• Captain Obvious
      January 16, 2017 at 10:11 pm — Reply

      The motorway merge issue is just bad, illegal driving when drivers jump out across the solid line. The politicians and road designers can do what they like, but fools will always be fools. In fairness, the driving handbook and licence testing (at least two decades ago when I passed) spends exactly zero time explaining how to merge safely.

      There is no issue, however, with merging over the broken line even if it is well before the lane ends, as long as the driver is at the appropriate speed and with the appropriate gap… which happens… sometimes.

  2. Captain Obvious
    January 16, 2017 at 10:04 pm — Reply

    I like where you are going with this Robert. However one thing that might influence the right of way of the fast lane is that if the slow lane driver is ‘squeezed out’ they have a chance to overrun the lane and brake in the left hand shoulder. The fast lane driver that cannot merge in the same situation will run into opposing traffic. The former outcome is not great, but the latter is catastrophic.

    That is not to say it can’t work. I personally like the zip merge, but I have heard that they don’t work well at high speeds. I am not sure why not and am always keen to learn!

    • January 16, 2017 at 10:48 pm — Reply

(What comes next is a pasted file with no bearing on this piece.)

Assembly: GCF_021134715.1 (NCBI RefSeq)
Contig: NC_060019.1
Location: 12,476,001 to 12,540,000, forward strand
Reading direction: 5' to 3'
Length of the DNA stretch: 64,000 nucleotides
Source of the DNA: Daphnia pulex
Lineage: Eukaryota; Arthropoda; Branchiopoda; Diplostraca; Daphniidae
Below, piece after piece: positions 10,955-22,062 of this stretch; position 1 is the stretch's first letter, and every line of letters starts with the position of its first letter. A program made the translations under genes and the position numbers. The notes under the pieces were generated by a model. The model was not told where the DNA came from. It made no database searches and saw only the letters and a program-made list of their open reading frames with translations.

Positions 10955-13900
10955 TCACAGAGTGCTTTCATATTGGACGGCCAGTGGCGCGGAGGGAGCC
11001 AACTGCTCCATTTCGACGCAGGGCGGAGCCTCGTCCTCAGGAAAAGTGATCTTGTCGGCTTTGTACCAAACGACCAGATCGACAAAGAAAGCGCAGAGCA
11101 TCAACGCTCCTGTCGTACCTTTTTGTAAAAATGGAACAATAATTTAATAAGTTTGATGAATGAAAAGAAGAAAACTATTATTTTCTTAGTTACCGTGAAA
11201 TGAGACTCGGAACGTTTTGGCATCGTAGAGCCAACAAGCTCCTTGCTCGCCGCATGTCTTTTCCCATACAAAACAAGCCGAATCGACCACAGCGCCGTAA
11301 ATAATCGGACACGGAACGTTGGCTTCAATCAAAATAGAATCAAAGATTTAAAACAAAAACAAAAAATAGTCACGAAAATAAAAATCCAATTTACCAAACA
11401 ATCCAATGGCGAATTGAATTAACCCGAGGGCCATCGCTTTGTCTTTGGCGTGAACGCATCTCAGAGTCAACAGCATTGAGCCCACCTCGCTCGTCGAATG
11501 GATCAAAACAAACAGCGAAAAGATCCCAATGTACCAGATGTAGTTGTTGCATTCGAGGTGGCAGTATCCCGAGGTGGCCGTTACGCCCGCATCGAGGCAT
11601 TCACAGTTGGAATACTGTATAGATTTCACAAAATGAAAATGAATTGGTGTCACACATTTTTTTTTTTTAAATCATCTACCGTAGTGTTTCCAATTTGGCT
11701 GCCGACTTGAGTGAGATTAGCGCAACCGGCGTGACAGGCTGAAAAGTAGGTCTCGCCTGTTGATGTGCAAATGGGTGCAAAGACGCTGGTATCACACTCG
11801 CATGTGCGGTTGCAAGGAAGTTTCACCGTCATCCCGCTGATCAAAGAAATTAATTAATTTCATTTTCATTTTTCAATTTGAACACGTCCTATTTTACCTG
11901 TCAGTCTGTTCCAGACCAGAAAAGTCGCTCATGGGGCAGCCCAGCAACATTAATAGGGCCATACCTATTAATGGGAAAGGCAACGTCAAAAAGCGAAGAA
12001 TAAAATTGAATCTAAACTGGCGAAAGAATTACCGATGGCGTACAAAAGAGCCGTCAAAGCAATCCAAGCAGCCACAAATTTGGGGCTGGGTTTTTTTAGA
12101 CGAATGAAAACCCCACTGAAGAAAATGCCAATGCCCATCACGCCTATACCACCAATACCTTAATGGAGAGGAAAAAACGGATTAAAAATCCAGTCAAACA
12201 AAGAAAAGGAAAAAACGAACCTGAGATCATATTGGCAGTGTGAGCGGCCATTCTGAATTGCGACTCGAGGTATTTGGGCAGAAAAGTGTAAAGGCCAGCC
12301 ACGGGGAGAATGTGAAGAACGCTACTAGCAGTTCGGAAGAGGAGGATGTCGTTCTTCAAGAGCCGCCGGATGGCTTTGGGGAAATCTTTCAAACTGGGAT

I tink that problem is easily fixed with extra road markings showing that the fast lane is ending.

      • Captain Obvious
        January 16, 2017 at 11:17 pm — Reply

        The same logic could be applied for a left hand merge. In any case, you are fixing the likelihood but still maintaining exposure to a catastrophic outcome. This is how risk is assessed in government. A moderate likelihood – moderate impact will always be preferred by government officials over a low likelihood – catastrophic impact.

        I am not saying it is right, just saying it how the system works. It makes them feel more comfortable about having to stand in the witness box.

    • Territory46
      January 20, 2017 at 6:12 pm — Reply

      I don’t think the zip merge works anywhere in AUS- those merging refuse to speed up to traffic speed and often come to a complete stop!

  3. dilligaf
    January 17, 2017 at 6:27 pm — Reply

    Why not make everyone responsible by using the zip merge rule instead of a lane change.

  4. Ian
    January 20, 2017 at 5:26 pm — Reply